So, your picture is worth that fabled thousand words, but your actual words are worth…almost nothing.

I love OkTrends. It’s great that’s it’s back to live with new content. Check out the old posts as well.

Dear Foursquare

David E. Weekly is also done with Foursquare:

So after 3,044 check-ins and 68 badges, your user #11471 is throwing in the towel. Goodbye.

I only have 792 check-ins and 33 badges but I couldn’t agree more.

A new font

Google and Adobe teamed up to create an open source font for Chinese, Japanese and Korean (CJK).

Google shares some more information on its blog. Check out how different the same character can look in the different countries.

Parking sign

Like most urban drivers, Nikki Sylianteng was sick of getting tickets. During her time in Los Angeles, the now Brooklyn-based designer paid the city far more than she would’ve liked to. So she began thinking about how she might be able to solve this problem through design.

I like it.

Unforgettable customer service

Ten stories of great customer service. Number nine touched me most.

Leading product without disempowering

As CEO of Meebo, Seth Sternberg, now Product Director for the Google+ Platform, went from full control to no control. Neither worked well.

But then it clicked. I came upon a way of managing product where the founder maintains product direction, even at quite a detailed level, without disempowering. It turns out it’s all about cadence of feedback and expectations.

His solution shares similarities to the Pixar Braintrust.

Foursquare and Swarm

Jon Evans:

Foursquare, which started life as “the check-in app,” is ripping check-ins out of its eponymous app and moving them to its new ambient-social app called Swarm. […]

Which leaves it seeming more than a little unfocused. The main Foursquare app has essentially become a Yelp competitor. Swarm is now a side business, presumably because check-ins are no longer a growth industry, and haven’t been for some years now.

This pivot kept me scratching my head. I was probably one of the last geeks to start using Foursquare. I liked how I could tell the app where I am and what I like and it would then show me what to do.

With the split I have to check-in in Swarm and then jump to Foursquare to read more about the venue. What a waste of time.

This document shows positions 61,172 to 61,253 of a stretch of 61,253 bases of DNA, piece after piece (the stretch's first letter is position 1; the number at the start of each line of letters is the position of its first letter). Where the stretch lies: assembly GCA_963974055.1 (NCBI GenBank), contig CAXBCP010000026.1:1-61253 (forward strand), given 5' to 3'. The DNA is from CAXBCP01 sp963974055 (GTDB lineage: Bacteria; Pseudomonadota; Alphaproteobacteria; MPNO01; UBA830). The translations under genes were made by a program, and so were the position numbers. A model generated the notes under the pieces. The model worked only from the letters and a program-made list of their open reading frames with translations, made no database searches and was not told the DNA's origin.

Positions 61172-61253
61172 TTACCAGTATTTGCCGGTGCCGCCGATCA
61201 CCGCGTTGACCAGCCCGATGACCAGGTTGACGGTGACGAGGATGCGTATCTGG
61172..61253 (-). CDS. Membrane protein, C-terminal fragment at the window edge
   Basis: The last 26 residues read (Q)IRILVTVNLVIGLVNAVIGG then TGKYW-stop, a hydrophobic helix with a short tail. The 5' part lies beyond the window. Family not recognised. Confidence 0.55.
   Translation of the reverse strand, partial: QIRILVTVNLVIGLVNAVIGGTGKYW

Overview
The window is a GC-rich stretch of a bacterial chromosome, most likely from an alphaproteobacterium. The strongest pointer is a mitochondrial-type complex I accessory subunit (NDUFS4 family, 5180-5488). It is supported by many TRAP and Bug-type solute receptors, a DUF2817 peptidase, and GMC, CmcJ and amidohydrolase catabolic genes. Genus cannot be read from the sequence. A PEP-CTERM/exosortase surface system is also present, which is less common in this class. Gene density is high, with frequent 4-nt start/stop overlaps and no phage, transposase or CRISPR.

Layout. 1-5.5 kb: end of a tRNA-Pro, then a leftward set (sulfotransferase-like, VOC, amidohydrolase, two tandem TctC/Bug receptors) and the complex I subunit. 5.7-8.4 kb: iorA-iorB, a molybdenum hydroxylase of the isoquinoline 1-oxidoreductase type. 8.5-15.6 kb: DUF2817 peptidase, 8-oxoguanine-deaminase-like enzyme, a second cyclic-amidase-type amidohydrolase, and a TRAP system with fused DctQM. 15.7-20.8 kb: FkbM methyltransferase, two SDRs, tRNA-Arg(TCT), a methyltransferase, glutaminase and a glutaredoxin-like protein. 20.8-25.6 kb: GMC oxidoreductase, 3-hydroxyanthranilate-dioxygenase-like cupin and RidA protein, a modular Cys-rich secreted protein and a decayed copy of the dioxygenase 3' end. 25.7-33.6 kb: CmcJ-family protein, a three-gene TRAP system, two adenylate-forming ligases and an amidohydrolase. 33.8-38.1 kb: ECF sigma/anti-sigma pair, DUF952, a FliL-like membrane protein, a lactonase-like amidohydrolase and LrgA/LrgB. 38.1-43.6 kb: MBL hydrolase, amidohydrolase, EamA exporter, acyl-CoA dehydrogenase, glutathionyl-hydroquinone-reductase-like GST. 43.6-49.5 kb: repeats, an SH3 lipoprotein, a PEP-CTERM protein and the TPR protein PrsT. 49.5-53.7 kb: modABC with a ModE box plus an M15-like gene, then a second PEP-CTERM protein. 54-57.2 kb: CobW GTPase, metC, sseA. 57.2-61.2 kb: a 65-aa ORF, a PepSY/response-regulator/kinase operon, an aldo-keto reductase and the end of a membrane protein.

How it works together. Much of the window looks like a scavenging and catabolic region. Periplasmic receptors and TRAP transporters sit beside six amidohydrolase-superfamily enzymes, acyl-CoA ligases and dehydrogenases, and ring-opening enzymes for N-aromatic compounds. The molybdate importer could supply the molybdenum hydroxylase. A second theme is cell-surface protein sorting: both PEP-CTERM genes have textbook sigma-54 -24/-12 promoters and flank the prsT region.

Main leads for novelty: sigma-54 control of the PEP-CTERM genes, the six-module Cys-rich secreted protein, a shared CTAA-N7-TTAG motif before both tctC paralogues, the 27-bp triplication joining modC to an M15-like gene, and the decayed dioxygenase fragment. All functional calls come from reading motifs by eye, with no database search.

My close friends are using neither Foursquare nor Swarm. They do not check-in to show where they are. Socializing has never been my use case for checking-in.

I stopped using Foursquare short after the split.

Myths about apple design

Storehouse co-founder and ex-Apple designer Mark Kawano:

I think the biggest misconception is this belief that the reason Apple products turn out to be designed better, and have a better user experience, or are sexier, or whatever … is that they have the best design team in the world, or the best process in the world […]

It’s actually the engineering culture, and the way the organization is structured to appreciate and support design. Everybody there is thinking about UX and design, not just the designers. And that’s what makes everything about the product so much better … much more than any individual designer or design team.

He shares some more insight into the design process at Apple.

Start early

Mark Gurman:

Apple’s approach to developing hardware from the home is yet another indicator of the company’s integrated hardware and software philosophy. Like with iTunes arriving before the iPod and the Health app arriving on iOS before the iWatch, Apple is creating a Smart Home ecosystem via its software and planting its feet in the category before introducing actual hardware.

It’s similar to the way they launched iBeacon. At first they made sure that every device is equiped with Bluetooth Low Energy. When they released iOS 7 there were already hundreds of millions of capable devices out in the wild.

Unlimited drive

Unlimited storage for $10/month. I’ve heard this before…